It is optimal to design kites size by size. AR defines cell count mostly: more AR, more cells to keep cell shape in order. Adding cells makes wing aerodynamically better but it increases weight, bridled ribs, parts of the kite and labour to sew it all together. If kite has very much cells (like R1, Elfs) it has to have inner structures to allow bridling every second or every third rib, or even fewer. Bridle cascades are needed too, otherwise bridle becomes a hopeless mess.

"Is there any specific reason to believe that the B-C locations are bad? I mean are they placed in a way that creates uneven stresses in the bridle? Or are they just different from industry standard?" -edt

In A15 B-C are located unusually far back. Used speedsystem is however standard 1:2:4. This means that B and C points of the wing are pulled less than normally when sheeted in. You can interpret this in two ways: 1)that part of the wing changes AoA less than normally 2)powered airfoil shape is more cambered than normally. Relatively more stress comes to Z (or less to B-C), but that is not so significant. Bar pressure must be very light because bar movement has less effect than normally.

"...psycho 4 a lot that was released in 2008 right? Is it what you would consider one of the best foil designs out there still?" -edt

If not best at least technically very advanced. I think even Psycho3 was a very good kite, not many current foilkite is better at same AR, if any. Modern racefoils and Speeds are more efficient of course and their usability is developed to tolerable level.

"Are talking about the cuben fiber hellkite? I always figured that kite was just built when they didn't know much and if they wanted to make this sort of kite with extremely thin leading edge it wouldn't be too hard to make it extremely small, maybe even an inch. How does a thicker leading edge help? can't they redesign the bridle to keep the kite stable?" -edt

If I remember correct Best used cuben fiber in LE to get it very thin. I don't know how good that kite was. New Best's I've seen have normally thick LE's. If LE is very thin it must have very high pressure to get it rigid enough and still more bridle support. Then some thin LE low drag advantage is lost and increased bridle line perhaps starts to eat away LEI simplicity.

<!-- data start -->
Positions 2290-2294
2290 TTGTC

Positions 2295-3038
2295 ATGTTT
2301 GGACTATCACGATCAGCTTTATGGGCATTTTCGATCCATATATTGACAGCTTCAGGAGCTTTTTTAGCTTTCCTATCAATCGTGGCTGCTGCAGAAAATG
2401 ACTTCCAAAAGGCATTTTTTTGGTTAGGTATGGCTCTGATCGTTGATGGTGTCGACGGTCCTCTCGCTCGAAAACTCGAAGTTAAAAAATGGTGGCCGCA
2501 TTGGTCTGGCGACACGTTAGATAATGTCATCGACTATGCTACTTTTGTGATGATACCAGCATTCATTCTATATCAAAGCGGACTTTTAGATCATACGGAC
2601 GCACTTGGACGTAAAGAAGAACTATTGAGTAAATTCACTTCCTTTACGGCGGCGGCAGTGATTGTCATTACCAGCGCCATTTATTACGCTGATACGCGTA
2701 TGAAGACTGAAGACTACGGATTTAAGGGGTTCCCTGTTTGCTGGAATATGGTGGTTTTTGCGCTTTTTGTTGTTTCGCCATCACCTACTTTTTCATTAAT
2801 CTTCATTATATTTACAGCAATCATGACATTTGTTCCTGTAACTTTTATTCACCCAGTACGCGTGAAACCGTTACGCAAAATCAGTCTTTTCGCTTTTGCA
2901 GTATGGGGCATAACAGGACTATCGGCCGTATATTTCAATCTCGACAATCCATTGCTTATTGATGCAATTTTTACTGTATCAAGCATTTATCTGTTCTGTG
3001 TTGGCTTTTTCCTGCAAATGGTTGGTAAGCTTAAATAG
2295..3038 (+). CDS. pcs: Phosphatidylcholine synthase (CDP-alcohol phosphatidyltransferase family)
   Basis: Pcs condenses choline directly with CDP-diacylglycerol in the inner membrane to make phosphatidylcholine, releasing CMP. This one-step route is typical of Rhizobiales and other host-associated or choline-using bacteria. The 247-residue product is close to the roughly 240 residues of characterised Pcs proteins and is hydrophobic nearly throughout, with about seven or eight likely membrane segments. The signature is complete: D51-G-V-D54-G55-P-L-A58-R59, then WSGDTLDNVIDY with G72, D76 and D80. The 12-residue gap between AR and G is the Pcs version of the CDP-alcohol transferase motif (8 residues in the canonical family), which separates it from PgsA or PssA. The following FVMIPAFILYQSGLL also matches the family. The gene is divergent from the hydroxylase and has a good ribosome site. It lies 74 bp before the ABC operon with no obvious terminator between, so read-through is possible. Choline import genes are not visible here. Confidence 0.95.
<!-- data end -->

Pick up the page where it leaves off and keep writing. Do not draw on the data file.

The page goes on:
Rigidity of a structure changes in cube of the diameter. If you half the diameter there is only one eight of stiffness left, so mechanics are against thin LE's.

Aerodynamically thin LE has lower drag. It is light weight too. However smaller or sharper LE behaves more aggressively in different AoA's, thicker and rounder LE is smoother.

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Re: Pansh Aurora2 it's here!

Postby kitexpert » Mon May 23, 2016 9:24 pm

"The simplest bridles are those that have the longest single lines. If you look at the front lines, they are a very simple bridle, a big long V." -foilholio

Ok, this was an explanation of "simple bridle to adjusting to different canopy curves" :D

Unfortunately for the earlier discussion this foilholios "bridle" has nothing to do with P4's changing PA. Or Aurora2's clumsy straight a1, b1 and c1 lines have nothing to do with guessed PA change in it.

"They have autozenith..." -foilholio

Yes they do. Would you like to explain why, in your own words?

"Certain bridle designs become fixed to a certain curve or arc." -foilholio

Very good. Who told you that :D Here certain means "used", become means "are"...

Ok, foilholio. Why don't we continue more civilized and polite manner from now on? I apologize some of my words, I really don't write in my own language and I may have a bit provocative style sometimes. :oops: :wink: :P

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Re: Pansh Aurora2 it's here!

Postby edt » Mon May 23, 2016 10:26 pm

kitexpert wrote: Yes they do. Would you like to explain why, in your own words?